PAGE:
John Neporadny, 58, has fished in Missouri since childhood, and now he’d like high school kids across the state to get in the game. In part because of Neporadny’s persistent efforts, the state on April 1 will open monthlong voting among school officials, asking if they favor sanctioning the sport of bass fishing and incorporating it as an activity on par with the likes of band and cheerleading.
“Not every kid is blessed with the God-given skill to run a 4.4 in the 40 or throw a 90 mile-an-hour fastball,’’ reminded Neporadny, a freelance outdoors writer, recently reached by phone at his home in Table Rock, Mo., a couple of hours southwest of St. Louis. “But anyone can learn how to cast.’’
According to Neporadny, the states of Illinois and Kentucky already have bass fishing offered to their high school students. Other high schools across the country, he said, are angling to do the same. Now, he feels, is the time to strike for the Show Me State.
“We’re on the ballot with chess and bowling,’’ mused Neporadny, who grew up outside St. Louis and first fished with his dad in the Mississippi River. “But we’re not really worried about them.
“We think we’ve got a pretty good shot. We only need 50 yes votes out of a total of somewhere around 700 schools. And all we’re hoping now is, ‘Hey, if you don’t want [bass fishing], just don’t cast a no vote.’ We’re hopeful it’s going to pass.’’
Bass fishing tournaments have been around since the 1960s, if not earlier, and expanded TV coverage in recent years, such as the popular Bassmaster Classic on ESPN, have lifted the sport’s profile and made a few of bass fishing’s top anglers rich in the process. The prize money and increasing media hype alone could spark the interest and imagination of some high schoolers.
“Sure, I think the winner of the Classic gets $500,000 in prize money,’’ said Neporadny, whose trophy catch remains the 12-pound, 6-ounce bass he hooked years ago in Mexico. “So I suppose if he markets himself right, he’s looking at making around $1 million.
“That’s a tough road to go, though — a tough life with a lot of traveling. But, sure, with endorsements and sponsorships and speaking engagements, there is some decent money in it.’’
Prize money and financial gain haven’t been the focus or raison d’etre of Neporadny and friends the last three years trying to convince the Missouri State High School Activities Association to sanction the sport. Bass fishing brings with it myriad benefits, said Neporadny, including such basics as some students working extra hard in the classroom to prop up their grades to remain part of a school’s fishing team, or, for some kids, simply the experience of being part of a team for the first time, or perhaps even winning a state championship.
It’s highly doubtful that high school bass fishing anywhere in the country ever will rival the profile of football or even, say, track and field or lacrosse. Nonetheless, many students take their school cheering teams and bands seriously, as do many of the colleges that scores of those high schoolers strive to attend. A student’s stake in the ground can be a line in the water.
For some kids, there is nothing more rewarding than the sport or activity that makes them feel like that big fish in the relatively small pond of high school. A fishing team or club can make that pond a little bigger, with the added benefit of possibly landing a big fish.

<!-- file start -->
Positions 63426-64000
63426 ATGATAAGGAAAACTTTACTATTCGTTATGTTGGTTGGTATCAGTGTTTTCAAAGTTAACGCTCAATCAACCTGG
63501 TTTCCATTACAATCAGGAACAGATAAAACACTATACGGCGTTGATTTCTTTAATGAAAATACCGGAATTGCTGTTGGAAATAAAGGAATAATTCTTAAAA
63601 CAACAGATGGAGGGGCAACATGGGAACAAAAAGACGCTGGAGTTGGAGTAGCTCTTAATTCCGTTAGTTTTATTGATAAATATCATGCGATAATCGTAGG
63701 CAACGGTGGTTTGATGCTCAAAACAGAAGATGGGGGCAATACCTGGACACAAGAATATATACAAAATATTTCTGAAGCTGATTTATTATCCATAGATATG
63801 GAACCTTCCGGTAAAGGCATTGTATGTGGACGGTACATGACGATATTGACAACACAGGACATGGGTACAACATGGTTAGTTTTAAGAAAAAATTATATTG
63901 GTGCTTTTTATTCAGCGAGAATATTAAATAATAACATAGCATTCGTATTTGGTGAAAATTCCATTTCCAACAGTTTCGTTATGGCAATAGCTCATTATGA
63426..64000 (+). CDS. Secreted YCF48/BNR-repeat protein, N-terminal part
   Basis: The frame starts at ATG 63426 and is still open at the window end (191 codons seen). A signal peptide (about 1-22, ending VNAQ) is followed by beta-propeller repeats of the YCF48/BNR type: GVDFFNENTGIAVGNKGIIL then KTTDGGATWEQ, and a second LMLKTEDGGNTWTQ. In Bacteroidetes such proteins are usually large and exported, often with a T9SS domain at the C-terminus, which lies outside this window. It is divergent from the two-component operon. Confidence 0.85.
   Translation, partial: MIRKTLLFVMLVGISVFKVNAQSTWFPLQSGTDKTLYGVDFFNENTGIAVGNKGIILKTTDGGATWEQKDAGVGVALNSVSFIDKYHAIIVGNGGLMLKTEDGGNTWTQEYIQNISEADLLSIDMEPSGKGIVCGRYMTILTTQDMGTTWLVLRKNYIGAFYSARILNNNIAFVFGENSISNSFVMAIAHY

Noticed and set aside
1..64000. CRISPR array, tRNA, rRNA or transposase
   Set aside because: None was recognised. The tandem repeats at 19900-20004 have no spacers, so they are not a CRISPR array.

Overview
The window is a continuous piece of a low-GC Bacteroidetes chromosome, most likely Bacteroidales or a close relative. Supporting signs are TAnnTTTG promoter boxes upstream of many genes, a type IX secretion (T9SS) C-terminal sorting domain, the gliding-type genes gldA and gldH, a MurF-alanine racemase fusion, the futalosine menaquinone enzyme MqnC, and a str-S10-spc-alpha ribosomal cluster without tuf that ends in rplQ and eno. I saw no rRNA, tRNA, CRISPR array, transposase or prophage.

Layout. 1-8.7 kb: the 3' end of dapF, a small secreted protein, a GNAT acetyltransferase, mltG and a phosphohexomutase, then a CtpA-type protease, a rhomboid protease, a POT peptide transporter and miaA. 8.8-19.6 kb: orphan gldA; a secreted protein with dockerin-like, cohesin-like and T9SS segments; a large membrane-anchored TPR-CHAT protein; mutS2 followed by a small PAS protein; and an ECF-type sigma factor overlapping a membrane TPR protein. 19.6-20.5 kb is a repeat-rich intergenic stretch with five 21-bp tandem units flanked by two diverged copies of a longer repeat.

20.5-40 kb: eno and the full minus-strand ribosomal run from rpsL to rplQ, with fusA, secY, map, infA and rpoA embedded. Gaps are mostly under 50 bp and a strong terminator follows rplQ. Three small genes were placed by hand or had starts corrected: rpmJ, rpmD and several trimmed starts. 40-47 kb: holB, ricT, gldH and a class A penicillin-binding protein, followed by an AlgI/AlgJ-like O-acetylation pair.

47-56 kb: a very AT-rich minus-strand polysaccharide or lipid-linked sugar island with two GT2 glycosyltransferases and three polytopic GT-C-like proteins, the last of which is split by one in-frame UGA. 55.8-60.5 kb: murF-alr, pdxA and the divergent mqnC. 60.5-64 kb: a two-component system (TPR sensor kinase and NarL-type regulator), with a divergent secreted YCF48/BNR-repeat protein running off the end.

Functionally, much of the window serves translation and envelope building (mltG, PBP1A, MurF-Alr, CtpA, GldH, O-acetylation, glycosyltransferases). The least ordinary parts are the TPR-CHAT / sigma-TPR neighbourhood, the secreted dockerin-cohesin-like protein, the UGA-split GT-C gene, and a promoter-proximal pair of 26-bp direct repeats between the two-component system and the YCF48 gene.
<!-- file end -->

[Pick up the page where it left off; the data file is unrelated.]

In years past, said Neporadny, he has heard parents of high schoolers request that the MSHSAA consider including such non-mainstream sports as rodeo and trap shooting.
“I know rodeo is popular in some places around the country,’’ he said. “But, come on — rodeo compared to the 68 million or so people who fish? Archery is getting big now, too, but you’ve got some risk there with arrows flying, and there’s some of that with trap shooting, too. I mean, do you really want a kid holding a gun?
“Put a fishing rod in his hand and I think it’s a little easier.’’
According to Neporadny, the cost of adding bass fishing to a school’s athletic/activities curriculum is relatively modest. In most cases, he said, the greatest expense, the boat itself, never occurs, with parents of students on the team most often loaning a boat to the school.
Often, he added, a local fishing or outdoors club will make a boat or two available. Interested students typically come equipped with their own rods and tackle. To be sanctioned by the MSHSAA, he noted, helps most in that the governing body’s insurance mitigates liability related to potential accident or injury.
“The most common accident in bass fishing is probably getting hooked,’’ he said. “That’s painful, but it’s not life-threatening.’’
Under the proposal being voted on next month by Missouri’s high school principals and/or athletic directors, students would not be allowed to operate boats. Instead, that would be the charge of a coach or perhaps volunteer instructor, who, in some cases, could be the parent of a team member.
“That’s another great thing about fishing,’’ said Neporadny. “First of all, it’s something you can do for a lifetime. And then, in cases like this, you could actually have parents out there sharing the sport with their kids. That’s not something you see happen in football.’’
The vote, like the boat, is out in Missouri. We’ll know May 1 if bass fishing sinks, swims, or is the one that got away.Kevin Paul Dupont’s ‘‘On Second Thought’’ appears on Page 2 of the Sunday Globe Sports section. He can be reached at email@example.com. Follow him on Twitter @GlobeKPD.